While I was pulling further away from Boo Boo, who was still enjoying his Yellow Deli experience, I was getting closer to Scar who at one time was as much as 70+ miles ahead of me. Scar had made it to Franconia Notch (16.3 miles from Kinsman Notch) and had gotten off the trail for several days to spend some time with his wife who was paying him a visit. He was staying at the Holiday Inn Express in Lincoln, NH and I intended to spend the night in North Woodstock, NH, which is only separated from Lincoln by I-93. During my Mt Moosilauke climb I sent Scar a text asking him if he would be interested in getting together tonight for a beer. He and his wife were spending the day driving to the top of Mt Washington and he told me to call him when I got close to Kinsman Notch and, if they were back from their day trip, he would give me a ride.
When I arrived at the trailhead parking lot, I called Scar who had come up with an offer I couldn’t refuse. His wife was leaving around midnight to drive to Boston to catch a flight home, so she had suggested that I come to the Holiday Inn Express and use the shower and extra bed in their room. In my mind, this immediately exalted Scar’s wife to the level of trail angel. Scar soon arrived to give me a ride and we finally had the reunion that I had been looking forward to for so many weeks. It was so good to see him again even if it was only going to be temporary!
Once we arrived at the Holiday Inn Express, I finally got to meet Scar’s lovely wife Brenda and I thanked her for letting me stay in their room. After we all chatted for a while, it was getting near dinner time and Scar invited me to go out with them. Since it was their last night together, I declined so that they could enjoy their final hours without me. I left to find some refreshments at the convenience store and took a shower when I returned.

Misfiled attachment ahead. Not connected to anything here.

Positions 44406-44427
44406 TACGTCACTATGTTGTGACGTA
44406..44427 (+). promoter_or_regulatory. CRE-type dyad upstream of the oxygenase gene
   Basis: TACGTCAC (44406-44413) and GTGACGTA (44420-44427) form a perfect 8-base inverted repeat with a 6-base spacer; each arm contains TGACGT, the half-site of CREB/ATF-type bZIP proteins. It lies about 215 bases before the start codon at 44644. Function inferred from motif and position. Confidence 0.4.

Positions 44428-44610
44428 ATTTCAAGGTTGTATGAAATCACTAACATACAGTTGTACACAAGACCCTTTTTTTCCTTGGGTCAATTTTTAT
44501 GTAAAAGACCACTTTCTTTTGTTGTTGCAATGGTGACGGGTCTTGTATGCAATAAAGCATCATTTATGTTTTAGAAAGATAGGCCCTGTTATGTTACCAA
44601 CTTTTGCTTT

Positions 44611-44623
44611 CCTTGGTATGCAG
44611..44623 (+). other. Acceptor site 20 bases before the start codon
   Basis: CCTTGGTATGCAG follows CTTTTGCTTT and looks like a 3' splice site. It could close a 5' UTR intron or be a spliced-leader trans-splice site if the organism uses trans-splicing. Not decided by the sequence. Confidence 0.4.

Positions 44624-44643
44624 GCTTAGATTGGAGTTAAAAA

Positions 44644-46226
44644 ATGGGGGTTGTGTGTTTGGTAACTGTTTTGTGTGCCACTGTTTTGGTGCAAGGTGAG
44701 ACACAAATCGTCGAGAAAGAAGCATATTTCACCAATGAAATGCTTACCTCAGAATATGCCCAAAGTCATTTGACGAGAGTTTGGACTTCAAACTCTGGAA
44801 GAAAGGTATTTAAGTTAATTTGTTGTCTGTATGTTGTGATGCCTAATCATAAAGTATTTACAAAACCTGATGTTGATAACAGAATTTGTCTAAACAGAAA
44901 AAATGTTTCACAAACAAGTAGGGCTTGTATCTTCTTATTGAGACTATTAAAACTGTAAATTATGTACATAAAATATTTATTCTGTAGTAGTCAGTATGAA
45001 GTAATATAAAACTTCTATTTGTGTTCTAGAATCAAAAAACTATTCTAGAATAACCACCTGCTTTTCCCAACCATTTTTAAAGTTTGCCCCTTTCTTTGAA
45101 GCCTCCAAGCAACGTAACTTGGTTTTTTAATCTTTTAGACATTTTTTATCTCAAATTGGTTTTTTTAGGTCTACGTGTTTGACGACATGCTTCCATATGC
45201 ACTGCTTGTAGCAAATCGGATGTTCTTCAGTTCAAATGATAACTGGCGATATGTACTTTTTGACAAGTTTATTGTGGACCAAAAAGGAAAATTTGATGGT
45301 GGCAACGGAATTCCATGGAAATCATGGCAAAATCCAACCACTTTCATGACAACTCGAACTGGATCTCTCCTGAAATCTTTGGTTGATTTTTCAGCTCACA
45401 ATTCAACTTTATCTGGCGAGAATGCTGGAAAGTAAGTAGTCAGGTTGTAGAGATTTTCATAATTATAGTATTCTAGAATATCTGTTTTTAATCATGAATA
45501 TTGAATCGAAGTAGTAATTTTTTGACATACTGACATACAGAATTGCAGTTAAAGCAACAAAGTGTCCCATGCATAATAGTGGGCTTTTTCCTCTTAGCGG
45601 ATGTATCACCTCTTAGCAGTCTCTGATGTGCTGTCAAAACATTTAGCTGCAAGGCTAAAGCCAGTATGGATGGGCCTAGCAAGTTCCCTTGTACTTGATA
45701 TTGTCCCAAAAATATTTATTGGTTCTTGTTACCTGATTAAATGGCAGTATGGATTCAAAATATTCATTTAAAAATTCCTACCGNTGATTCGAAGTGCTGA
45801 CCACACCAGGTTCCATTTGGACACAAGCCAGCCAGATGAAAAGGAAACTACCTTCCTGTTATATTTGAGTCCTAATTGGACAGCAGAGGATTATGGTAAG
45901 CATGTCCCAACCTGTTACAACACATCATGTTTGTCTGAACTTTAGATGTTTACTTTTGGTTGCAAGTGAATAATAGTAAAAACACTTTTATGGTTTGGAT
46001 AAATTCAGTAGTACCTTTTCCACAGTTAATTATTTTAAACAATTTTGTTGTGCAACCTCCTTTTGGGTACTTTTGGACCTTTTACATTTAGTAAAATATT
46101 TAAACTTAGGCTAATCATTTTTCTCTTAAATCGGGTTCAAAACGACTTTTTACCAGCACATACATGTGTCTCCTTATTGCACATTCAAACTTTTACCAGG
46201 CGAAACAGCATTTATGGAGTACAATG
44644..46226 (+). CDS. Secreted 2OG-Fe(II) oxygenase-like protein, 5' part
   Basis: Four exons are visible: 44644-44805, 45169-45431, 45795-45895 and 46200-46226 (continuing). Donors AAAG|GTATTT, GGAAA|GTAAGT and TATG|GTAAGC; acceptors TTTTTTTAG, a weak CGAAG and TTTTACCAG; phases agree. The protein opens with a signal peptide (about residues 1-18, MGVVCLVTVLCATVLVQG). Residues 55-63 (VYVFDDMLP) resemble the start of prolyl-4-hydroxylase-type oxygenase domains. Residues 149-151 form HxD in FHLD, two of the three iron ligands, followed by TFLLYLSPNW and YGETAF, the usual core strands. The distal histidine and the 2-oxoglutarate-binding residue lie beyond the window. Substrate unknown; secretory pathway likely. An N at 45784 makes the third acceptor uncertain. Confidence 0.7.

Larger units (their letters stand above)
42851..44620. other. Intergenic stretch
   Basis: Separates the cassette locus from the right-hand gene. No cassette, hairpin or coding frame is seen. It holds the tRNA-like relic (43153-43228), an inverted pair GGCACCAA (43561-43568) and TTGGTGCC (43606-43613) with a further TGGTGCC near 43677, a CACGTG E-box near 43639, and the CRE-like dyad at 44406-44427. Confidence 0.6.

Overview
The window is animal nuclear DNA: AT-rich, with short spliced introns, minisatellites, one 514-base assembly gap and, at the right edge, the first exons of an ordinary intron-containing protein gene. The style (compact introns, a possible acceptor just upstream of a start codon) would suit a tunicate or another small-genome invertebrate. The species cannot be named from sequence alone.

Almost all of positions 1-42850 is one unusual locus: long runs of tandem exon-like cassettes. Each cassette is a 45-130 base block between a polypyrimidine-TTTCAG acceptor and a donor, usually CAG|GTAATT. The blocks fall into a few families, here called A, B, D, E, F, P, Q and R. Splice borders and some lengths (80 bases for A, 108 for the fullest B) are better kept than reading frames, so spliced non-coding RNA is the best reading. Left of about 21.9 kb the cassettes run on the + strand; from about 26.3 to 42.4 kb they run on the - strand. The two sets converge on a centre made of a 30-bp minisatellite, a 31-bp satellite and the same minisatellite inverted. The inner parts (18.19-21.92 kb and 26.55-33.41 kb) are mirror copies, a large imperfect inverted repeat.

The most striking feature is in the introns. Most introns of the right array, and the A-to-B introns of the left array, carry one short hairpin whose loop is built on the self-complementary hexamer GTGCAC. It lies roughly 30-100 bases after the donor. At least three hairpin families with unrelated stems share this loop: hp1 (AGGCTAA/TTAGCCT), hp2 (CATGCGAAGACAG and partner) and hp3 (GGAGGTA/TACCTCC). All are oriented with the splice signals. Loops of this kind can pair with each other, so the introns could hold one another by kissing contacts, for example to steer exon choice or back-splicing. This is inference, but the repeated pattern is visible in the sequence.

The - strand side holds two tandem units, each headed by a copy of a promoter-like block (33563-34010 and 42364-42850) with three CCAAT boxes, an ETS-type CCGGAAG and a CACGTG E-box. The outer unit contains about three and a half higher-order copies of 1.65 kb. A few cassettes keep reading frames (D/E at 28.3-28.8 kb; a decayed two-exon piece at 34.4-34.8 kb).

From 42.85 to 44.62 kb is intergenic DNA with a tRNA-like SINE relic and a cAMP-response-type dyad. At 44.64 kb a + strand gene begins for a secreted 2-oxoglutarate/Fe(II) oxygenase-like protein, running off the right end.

There was a McDonald’s nearby, so I decided to head there to grab a quick bit to eat. While I was waiting to cross the highway, I looked up and saw Cousin Eddie, Cheese, and Einstein hiking down the sidewalk on the other side! I flagged them down and we all went to GH Pizza for dinner. During our dinner chat, I found out that they were planning to go to the grocery store to resupply and then stay in Lincoln at Chet’s, a very popular but unofficial hostel. After dinner, I tried to convince them that they needed some ice cream from the Ice Cream Delights store next door but got no takers. Cheese did walk over there with me so that he could at least see it.
There must have been a car show nearby because I saw at least three Maserati supercars along with many other expensive vehicles on my walk back to the hotel. There was also a regional motorcycle meet in town and one of the motorcycle clubs had taken over the breakfast nook at the hotel and were well stocked with a few dozen six packs of beer. Scar and his wife had returned from dinner when I got back to the room, so we talked stories and plans while I left occasionally to check the guest laundry room for an opportunity to use the one washing machine that they had available for a 250-room hotel. Now my laundry is finally done and I’m ready to get back on the trail. Than you Clay (Scar) and Brenda for a wonderful evening!
Date: July 29, 2017
Starting Location: NH 25, Glencliff, NH
Ending Location: NH 122, Kinsman Notch
AT Miles Today: 9.3
AT Miles To Date: 1,800.4